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Banning smoking in CDN / NDG parks

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Banning smoking in CDN / NDG parks – NDMarvin Rotrand will be tabling a motion to ban smoking in parks at the November 5 Borough Council meeting in Côte-des-Neiges–Notre-Dame-de-Grâce. The Snowdon city councilor has long been an advocate for a ban on smoking in parks. The proposed ban will cover tobacco as well as marijuana. It will if adopted apply only to parks in the west-end borough. Parks are local, City Council can recommend but only has jurisdiction in regional parks like Mount Royal.

Marvin Rotrand the Dean of Montreal City Council

“I would like there to be the same uniform rule of no smoking in parks anywhere in Quebec,” he says. Provincial law in Quebec currently bans smoking nine meters from children’s play areas. Rotrand thinks this kind of regulation doesn’t make a whole lot  of sense. “There is no such thing as a safe level of smoke,” he says noting smoke diffuses in the air and can travel well beyond a nine meter radius. 

Five boroughs on the island of Montreal have adopted non-smoking bylaws. In some places the rules are stringent; in others less so. Westmount recently banned smoking in parks and green spaces. Hampstead went a step further: no smoking at all in public spaces including sidewalks and streets. One potential problem involves smoking marijuana in public spaces. Rotrand thinks some of the existing regulations are ambiguous as applied to smoking marijuana. Any regulations curtailing smoking marijuana are likely to be challenged by marijuana advocates who are riding high now that cannabis use has been legalized in Canada.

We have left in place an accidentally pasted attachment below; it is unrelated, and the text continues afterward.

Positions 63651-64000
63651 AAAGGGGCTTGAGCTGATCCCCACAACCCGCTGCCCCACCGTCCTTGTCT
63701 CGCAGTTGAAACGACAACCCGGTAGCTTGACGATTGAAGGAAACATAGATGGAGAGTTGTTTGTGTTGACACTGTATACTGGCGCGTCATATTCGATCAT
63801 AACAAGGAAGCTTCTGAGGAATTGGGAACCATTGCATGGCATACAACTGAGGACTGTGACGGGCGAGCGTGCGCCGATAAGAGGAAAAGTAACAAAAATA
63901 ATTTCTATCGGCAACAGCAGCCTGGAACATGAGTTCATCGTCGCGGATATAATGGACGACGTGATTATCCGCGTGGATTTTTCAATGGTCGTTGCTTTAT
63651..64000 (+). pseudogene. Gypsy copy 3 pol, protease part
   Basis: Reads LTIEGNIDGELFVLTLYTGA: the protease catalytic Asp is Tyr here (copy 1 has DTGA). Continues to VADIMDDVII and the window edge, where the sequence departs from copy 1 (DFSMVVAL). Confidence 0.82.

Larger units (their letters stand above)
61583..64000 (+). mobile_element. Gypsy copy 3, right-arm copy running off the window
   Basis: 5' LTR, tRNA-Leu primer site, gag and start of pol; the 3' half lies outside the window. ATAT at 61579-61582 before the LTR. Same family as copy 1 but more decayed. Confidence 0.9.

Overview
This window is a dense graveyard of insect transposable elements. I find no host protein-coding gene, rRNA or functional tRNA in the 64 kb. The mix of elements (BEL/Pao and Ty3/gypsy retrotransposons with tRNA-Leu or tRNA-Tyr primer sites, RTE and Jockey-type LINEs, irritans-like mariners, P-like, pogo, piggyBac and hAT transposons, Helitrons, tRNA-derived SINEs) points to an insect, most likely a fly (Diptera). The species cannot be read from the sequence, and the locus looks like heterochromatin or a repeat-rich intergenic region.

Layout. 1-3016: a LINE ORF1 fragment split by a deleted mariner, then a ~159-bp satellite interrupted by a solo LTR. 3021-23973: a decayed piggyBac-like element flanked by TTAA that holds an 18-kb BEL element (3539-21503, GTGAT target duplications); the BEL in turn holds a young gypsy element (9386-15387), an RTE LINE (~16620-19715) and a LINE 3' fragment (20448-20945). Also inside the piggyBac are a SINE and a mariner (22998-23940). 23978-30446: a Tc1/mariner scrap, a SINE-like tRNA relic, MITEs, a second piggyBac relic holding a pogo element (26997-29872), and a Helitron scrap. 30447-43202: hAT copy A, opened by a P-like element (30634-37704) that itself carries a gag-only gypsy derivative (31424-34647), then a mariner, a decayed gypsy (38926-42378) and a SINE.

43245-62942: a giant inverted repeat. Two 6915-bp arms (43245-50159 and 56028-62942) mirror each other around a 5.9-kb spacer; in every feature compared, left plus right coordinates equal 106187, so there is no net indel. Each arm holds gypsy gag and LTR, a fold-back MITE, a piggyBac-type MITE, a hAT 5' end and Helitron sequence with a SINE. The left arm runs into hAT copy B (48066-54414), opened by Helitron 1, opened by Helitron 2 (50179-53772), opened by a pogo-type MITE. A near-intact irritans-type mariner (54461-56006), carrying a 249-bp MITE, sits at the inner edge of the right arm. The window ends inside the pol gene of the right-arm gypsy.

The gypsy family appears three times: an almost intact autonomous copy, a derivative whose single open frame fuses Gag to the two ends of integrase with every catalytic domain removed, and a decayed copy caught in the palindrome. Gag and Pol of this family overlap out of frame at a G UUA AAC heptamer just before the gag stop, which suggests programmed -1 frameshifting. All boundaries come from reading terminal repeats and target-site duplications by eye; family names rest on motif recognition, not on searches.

The “Dean” of Montreal City Council isn’t worried. Rotrand is the longest-sitting member of Montreal City Council and as such his opinion carries weight across the island-city and throughout the province. He hopes this local initiative will spur other boroughs and cities to follow suit. This isn’t his first rodeo. Rotrand’s fight with like-minded colleagues in other municipalities goes back to 2000. Quebec banned smoking in public spaces and workplaces, such as offices, hospitals, restaurants and bars on 31 May 2006. Smoking is banned on the properties of elementary and high schools. The province eliminated designated smoking rooms in 2008. 

However, Rotrand says the government gave them only “a quarter loaf”. “Montreal is not ahead of the curve,” he says, noting twelve hundred US cities have banned smoking in parks, recreation areas, and beaches. Vancouver has done the same; ditto, for Halifax, Ottawa, Saskatoon, and to some extent Edmonton. Quebecers have a reputation for being smokers. This is one of those stereotypes that has a grain of truth. A study at the University of Waterloo on tobacco consumption showed that in 2015, smoking prevalence in Quebec was 14.2%, slightly above the national average of 13.0%, However, from 1999-2015 prevalence appeared to decline fairly steadily, and more steeply than in other provinces. 

Premier François Legault has said he intends to follow through on a campaign promise to ban smoking marijuana in public and to raise the legal age to 21 as soon as possible.The Plante administration said it has been in preliminary talks with the CAQ officials about the new government’s proposed amendments to the law. Mayor Valerie Plante said while the city believes in the benefits of the current law, it won’t stand in the government’s way if it decides to do something different.

Rotrand believes there is broad public support for a smoking ban in parks and hopes that his colleagues at the borough and in the city will soon come on board. 

By: Deborah Rankin – info@mtltimes.ca
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